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The Call to Repair Democracy
Bill Mefford

Bill Mefford

Executive Director

Since early August we have held our first in-person class in several years. It ended just last week. The class was called, How We Got Here: Straight Talk on Democracy, and it was led by Dr. David Hilfiker, a long-time leader and teacher at the Servant Leadership School, the forerunner of the School for Liberation.

The class focused on the state of democracy in the United States right now; its written foundations as well as its unwritten norms. It was historical in nature and all of the participants in the class wrote papers each week to discuss. We came to class knowing without doubt that democracy has been under attack since the beginning of the last administration and it culminated in the unprecedented attack on the US Capitol January 6, 2021. We are in a dangerous time as our nation risks a slide into authoritarianism as a significant number of people in the United States continue to believe the 2020 was stolen.

Things right now are scary in many ways.

Every time we met together we had rich discussions not only about what is wrong with democracy, but about what is needed to strengthen democracy and create a reawakening among the public of an appreciation of the institutions and norms that uphold democracy. Our conversations from class to class seemed to go deeper and even build on one another, as we challenged one another to pierce through the veneer of easy answers or sloganeering. We wanted wisdom; wisdom that does not always give us the knowledge that makes us comfortable, but that does shed light on the paths that need to be traveled to create a world God desires for all created in God’s image.

Thus, it was during the last class that we all sensed a call was forming as a result of our discussions and study; a call focused on advocating and organizing for specific legislative reforms to strengthen our democracy and protect the rights of all residents through election reforms. The emerging call was a recognition that merely studying problems and solutions was simply not an adequate response to an increasing refusal to abide by norms, continuing attacks on democratic institutions, and the growing interest in authoritarianism.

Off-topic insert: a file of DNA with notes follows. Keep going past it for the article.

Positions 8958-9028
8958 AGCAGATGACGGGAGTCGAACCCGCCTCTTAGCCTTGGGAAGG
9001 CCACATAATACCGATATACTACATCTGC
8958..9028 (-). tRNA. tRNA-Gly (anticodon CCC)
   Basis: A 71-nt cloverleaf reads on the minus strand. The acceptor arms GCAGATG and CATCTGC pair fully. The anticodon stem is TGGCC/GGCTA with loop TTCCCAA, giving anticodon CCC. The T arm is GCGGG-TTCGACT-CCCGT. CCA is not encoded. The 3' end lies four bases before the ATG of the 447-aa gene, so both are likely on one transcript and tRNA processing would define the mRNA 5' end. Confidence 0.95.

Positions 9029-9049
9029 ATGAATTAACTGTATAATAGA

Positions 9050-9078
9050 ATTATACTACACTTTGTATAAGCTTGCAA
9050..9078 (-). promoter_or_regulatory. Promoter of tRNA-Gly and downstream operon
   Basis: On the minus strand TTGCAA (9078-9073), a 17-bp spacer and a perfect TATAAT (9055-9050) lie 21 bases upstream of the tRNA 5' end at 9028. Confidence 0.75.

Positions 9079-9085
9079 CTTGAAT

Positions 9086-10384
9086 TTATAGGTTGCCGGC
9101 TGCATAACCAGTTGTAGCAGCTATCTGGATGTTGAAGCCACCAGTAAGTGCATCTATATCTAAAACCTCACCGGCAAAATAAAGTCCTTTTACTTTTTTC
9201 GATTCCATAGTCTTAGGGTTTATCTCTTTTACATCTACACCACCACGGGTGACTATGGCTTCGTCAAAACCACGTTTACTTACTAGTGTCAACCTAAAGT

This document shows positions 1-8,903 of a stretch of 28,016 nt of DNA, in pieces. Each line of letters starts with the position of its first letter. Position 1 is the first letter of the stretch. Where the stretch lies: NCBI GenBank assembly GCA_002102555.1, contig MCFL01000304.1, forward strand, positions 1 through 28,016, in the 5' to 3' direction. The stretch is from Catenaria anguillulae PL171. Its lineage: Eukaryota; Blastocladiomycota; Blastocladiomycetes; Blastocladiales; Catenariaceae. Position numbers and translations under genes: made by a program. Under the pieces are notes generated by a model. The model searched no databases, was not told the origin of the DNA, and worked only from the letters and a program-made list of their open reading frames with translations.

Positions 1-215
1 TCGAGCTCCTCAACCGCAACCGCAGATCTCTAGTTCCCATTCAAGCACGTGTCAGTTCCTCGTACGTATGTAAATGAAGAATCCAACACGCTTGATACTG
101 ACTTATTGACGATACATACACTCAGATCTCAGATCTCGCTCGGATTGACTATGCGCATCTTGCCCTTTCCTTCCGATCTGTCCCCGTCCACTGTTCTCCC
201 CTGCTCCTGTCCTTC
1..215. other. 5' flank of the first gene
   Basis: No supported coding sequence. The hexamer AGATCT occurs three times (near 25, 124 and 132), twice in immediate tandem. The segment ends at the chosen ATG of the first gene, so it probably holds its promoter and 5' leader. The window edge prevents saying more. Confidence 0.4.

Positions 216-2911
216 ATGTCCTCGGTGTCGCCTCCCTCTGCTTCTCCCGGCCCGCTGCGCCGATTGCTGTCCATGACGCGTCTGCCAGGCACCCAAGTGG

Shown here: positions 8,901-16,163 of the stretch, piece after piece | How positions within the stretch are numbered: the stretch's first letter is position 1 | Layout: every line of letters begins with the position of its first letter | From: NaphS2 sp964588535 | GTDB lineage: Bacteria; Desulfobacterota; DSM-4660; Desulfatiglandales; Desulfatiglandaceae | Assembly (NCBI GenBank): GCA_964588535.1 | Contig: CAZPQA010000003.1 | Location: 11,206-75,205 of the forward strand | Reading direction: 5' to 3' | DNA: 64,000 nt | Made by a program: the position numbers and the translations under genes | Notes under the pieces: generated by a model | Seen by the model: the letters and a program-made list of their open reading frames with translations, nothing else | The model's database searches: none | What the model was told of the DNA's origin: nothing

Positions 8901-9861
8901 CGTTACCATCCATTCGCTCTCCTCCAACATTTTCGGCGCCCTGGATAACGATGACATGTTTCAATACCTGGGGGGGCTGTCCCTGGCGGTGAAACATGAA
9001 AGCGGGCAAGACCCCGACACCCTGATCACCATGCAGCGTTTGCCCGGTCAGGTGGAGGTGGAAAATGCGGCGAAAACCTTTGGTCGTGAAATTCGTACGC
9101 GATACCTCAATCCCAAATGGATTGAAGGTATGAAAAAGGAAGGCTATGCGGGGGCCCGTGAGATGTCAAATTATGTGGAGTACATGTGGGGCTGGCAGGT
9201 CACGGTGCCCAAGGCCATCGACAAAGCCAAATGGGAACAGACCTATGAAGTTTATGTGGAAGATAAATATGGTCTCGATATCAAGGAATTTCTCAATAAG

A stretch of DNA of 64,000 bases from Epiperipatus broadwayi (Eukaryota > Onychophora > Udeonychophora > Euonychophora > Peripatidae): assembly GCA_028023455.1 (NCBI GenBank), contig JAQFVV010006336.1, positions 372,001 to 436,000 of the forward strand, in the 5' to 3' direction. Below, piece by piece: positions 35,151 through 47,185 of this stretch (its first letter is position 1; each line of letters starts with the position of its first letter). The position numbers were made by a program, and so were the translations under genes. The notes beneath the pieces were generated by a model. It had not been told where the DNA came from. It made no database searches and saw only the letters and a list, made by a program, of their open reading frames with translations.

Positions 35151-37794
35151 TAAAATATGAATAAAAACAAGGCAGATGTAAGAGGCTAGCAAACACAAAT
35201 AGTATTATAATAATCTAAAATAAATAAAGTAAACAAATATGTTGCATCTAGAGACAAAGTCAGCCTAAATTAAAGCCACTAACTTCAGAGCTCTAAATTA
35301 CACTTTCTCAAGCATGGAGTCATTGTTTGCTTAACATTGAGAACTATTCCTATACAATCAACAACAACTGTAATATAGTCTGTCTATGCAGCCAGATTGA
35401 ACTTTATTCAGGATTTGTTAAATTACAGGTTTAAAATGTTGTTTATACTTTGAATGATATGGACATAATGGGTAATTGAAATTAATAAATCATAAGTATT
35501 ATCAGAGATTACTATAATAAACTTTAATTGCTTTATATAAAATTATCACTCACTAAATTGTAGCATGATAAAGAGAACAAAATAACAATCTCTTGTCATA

Several of us felt a need to act.

Receiving a call from God to a specific mission often comes out of times of silence and prayer. However, I have found that receiving a call just as often comes out of action or study, as it has here. In fact, Scripture shows God’s call can conveyed in a myriad of ways. For instance, in all four of the gospels we find the story of a Rich Young Ruler who comes to Jesus because, though he has kept all of God’s commands, he still lacks fulfillment. Jesus’ response to him is intriguing because he does not tell the young man to go to synagogue, or to read Scripture, or to create a committee and study the challenges of an unfulfilled life. All of these things can be avenues of how God might communicate God’s call, but in this instance, Jesus communicates his call to the young man through action: go sell all you have, give to the poor, and then come and follow me. The sad ending to this story of course is that the young man is not ready to receive Jesus’ call and he leaves his presence alone and empty, though still holding on to his riches.

As God continues to convey a call in so many wonderful and creative ways, it is so important that we remain open to that call through our disciplines of silence, our openness to the movement of the Spirit, and our commitment to study and action. None are more important than the other. God moves in multiple and various ways – both in a still small voice during our times of quiet and through taking to the streets as we march and protest against injustice. May we listen for God’s call at all times.

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